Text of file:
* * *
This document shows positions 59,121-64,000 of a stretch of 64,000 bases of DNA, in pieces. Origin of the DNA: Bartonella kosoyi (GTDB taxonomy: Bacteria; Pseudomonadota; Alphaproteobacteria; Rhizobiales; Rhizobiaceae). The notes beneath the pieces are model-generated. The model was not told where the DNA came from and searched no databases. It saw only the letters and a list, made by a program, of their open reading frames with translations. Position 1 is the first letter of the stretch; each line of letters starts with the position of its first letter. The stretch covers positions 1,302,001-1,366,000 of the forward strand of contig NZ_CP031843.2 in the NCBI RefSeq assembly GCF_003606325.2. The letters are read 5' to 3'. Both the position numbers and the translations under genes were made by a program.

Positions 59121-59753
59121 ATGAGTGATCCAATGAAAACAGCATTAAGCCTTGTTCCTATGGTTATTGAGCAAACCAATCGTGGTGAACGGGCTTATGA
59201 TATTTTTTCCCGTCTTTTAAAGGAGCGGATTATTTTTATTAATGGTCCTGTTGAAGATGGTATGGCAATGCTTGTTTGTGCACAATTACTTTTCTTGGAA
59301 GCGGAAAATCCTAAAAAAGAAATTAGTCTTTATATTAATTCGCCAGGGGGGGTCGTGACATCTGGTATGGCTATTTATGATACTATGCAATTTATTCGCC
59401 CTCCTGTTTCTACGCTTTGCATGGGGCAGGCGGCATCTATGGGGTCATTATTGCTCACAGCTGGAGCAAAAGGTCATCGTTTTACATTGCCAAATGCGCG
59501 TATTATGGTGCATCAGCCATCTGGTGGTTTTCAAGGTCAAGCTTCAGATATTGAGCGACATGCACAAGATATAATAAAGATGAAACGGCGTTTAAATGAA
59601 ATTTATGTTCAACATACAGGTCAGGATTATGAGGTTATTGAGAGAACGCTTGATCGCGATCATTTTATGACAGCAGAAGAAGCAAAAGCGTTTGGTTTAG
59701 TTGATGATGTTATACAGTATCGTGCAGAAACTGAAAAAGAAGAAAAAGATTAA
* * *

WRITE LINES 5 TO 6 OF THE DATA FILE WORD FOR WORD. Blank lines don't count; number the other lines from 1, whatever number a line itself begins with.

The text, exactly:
59301 GCGGAAAATCCTAAAAAAGAAATTAGTCTTTATATTAATTCGCCAGGGGGGGTCGTGACATCTGGTATGGCTATTTATGATACTATGCAATTTATTCGCC
59401 CTCCTGTTTCTACGCTTTGCATGGGGCAGGCGGCATCTATGGGGTCATTATTGCTCACAGCTGGAGCAAAAGGTCATCGTTTTACATTGCCAAATGCGCG